Unpaid Overtime Demands in Oregon – 3 Things to Consider

by Joel Christiansen

Dealing with unpaid overtime issues is never a pleasant task. However, despite the high penalties and costs of settling overtime claims, Oregon employers continue to break the law every day.

If you are facing an unpaid overtime  issue, you want to be educated and prepared. Overtime laws involve complex state and federal laws, rules, and regulations. When you combine these complex laws with convoluted and sometimes dishonest employment practices, it can be very difficult to determine and enforce legal rights.

Not every overtime claim requires a lawyer. Some claims can be settled out of court without counsel. Others are handled through a government agency, which will deal with employers as it sees fit. Other cases need to be litigated aggressively.

In determining whether to retain counsel, I encourage readers to consider the points I list below. However, if you have any uncertainty or questions about a particular situation, seeking qualified counsel is strongly advised.

Is It Worth Enough To Fight Over?

Sometimes employees do not realize how large overtime claims can be. Remember that employers can be liable for significant penalties, liquidated damages, interest, and other amounts. In some cases, it is possible to recover attorneys’ fees from the employer that failed to pay overtime. These penalties and fees alone are a good reason to seek qualified help early on.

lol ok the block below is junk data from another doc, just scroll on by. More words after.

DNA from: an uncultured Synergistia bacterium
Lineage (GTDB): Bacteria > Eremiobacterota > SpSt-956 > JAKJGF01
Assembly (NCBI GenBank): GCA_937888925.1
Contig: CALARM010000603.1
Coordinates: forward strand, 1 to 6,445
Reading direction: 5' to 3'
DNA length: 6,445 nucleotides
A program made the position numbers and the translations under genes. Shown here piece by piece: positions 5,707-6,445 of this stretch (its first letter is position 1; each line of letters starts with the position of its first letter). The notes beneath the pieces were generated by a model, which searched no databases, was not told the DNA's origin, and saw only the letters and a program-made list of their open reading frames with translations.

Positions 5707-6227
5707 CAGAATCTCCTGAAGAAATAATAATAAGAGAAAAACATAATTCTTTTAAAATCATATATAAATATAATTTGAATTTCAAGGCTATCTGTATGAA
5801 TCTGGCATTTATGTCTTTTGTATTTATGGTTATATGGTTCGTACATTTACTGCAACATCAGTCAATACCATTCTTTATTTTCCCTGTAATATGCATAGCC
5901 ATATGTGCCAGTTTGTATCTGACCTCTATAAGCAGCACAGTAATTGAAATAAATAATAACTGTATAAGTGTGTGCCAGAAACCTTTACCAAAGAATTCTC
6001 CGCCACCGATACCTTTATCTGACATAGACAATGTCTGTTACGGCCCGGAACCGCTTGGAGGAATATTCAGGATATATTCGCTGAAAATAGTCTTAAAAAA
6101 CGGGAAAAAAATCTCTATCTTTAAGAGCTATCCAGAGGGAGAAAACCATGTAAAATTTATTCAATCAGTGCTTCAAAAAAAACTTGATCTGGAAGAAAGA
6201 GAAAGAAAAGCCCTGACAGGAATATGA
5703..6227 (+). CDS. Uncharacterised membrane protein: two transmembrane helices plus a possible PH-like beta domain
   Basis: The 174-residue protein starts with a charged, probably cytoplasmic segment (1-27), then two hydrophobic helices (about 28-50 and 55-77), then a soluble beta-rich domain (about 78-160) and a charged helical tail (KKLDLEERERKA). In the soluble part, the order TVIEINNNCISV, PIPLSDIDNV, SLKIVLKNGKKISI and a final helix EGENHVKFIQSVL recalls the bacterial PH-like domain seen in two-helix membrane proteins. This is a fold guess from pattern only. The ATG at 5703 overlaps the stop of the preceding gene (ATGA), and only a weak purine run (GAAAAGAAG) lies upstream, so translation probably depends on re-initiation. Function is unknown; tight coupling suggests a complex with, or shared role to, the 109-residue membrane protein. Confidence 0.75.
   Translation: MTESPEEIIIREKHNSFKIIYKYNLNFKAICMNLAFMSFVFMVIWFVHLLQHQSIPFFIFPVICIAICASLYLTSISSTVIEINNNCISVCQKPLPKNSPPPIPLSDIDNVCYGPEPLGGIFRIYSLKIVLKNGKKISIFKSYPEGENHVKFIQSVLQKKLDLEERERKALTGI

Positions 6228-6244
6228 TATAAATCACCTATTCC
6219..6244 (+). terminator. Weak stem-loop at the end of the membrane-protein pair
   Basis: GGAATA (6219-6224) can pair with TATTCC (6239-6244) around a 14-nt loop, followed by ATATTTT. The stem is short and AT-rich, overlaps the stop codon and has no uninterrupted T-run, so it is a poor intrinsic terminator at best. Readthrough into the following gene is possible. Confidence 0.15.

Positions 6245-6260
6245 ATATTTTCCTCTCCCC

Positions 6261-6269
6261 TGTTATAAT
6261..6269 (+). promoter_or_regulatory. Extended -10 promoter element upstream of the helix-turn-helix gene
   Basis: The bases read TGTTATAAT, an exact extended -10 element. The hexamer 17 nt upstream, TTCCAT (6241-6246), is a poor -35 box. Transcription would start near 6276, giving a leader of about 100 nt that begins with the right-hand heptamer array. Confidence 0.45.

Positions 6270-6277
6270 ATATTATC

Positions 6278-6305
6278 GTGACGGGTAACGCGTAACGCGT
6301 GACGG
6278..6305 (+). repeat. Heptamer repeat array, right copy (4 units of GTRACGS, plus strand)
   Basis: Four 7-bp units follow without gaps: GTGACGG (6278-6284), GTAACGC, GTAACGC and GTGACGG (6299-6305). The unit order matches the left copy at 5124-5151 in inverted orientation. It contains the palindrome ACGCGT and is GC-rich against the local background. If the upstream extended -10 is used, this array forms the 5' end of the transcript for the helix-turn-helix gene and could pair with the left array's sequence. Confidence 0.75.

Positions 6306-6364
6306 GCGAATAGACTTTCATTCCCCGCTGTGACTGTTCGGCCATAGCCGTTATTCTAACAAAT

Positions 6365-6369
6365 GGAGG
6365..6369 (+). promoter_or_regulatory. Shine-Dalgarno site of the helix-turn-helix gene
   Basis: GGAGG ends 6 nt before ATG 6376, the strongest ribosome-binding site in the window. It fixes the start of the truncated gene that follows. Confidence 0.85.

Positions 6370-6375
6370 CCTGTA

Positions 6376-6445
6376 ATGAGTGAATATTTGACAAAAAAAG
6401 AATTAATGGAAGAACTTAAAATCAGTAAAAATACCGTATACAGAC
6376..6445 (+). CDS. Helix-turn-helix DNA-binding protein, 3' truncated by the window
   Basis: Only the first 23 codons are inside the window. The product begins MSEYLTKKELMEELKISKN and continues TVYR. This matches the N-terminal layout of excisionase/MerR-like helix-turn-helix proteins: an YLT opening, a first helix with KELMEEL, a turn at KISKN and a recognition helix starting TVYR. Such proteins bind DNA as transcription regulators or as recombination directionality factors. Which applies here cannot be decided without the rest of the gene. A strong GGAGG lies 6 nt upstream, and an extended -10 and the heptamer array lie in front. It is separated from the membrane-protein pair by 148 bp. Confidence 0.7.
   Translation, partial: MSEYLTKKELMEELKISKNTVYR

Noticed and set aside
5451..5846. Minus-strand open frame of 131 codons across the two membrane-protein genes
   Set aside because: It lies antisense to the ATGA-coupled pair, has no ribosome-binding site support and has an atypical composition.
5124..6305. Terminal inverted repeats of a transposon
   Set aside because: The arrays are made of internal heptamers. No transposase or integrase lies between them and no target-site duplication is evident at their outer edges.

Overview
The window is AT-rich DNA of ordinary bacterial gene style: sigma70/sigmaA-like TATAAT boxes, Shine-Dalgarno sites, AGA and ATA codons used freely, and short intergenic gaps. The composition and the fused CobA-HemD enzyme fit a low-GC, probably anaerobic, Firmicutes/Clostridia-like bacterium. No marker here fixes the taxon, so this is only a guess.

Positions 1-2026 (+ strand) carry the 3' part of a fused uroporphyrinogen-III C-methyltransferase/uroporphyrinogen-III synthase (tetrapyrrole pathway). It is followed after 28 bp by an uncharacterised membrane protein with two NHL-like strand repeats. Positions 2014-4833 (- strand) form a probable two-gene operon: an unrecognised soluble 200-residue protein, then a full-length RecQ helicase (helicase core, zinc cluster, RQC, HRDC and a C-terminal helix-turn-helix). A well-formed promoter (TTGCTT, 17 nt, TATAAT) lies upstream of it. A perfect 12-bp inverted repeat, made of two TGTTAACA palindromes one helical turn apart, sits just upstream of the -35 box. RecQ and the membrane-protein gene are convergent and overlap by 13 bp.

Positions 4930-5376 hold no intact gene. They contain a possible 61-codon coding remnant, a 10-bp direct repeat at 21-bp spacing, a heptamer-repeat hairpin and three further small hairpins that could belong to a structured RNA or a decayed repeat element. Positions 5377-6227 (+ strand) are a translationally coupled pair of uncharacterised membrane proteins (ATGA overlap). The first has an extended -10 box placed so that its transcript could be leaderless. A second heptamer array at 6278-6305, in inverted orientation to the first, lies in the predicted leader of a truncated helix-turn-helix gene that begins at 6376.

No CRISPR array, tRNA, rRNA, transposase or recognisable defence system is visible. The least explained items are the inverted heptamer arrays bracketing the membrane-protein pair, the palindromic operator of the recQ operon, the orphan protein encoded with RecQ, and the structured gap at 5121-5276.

How Long Do Overtime Disputes Take?

Timing is important with overtime claims. Because of relevant statutes of limitations, employees who delay in bringing overtime lawsuits against employers can actually decrease the value of their claims. Employees who act too quickly or fail to send proper notices, etc. may  jeopardize their rights to later recover certain overtime penalties, liquidated damages, attorneys’ fees, etc. Therefore, it is important to be careful to understand and observe all legal rules about the timing of overtime lawsuits.

The actual amount of time an overtime dispute will last depends largely on how it is handled. If the parties cannot reach a reasonable resolution within a prompt timeframe, the next step is litigation. Litigation creates significant risks for both parties. These risks include payment of costs and attorneys’ fees. That said, some employers will choose to fight overtime claims.

What Is The Proper Way to Handle a Demand for Unpaid Overtime?

Due to recent changes in Oregon law, many demands for unpaid overtime under state law need to meet certain statutory requirements. In some cases, this is accomplished by sending written notice with specific information to the employer. Depending on the particular case, notices may come from an attorney or government agency. Other notices, such as those required under Oregon law as a prerequisite to attorney fee recoveries, must be sent by the employee’s attorney.

Make sure you know the procedural rules. Or retain an attorney who does.

When Is Professional Help Appropriate?

I know that hiring a lawyer can be expensive. However, given the complexities of overtime law itself, I strongly recommend professional help. Even if it is not me – find qualified help. BOLI and DOL can be great resources for those who are willing to work with often overworked government agencies. However, for substantial overtime claims, I typically find that having counsel is the clearest and fastest route to getting the claim resolved.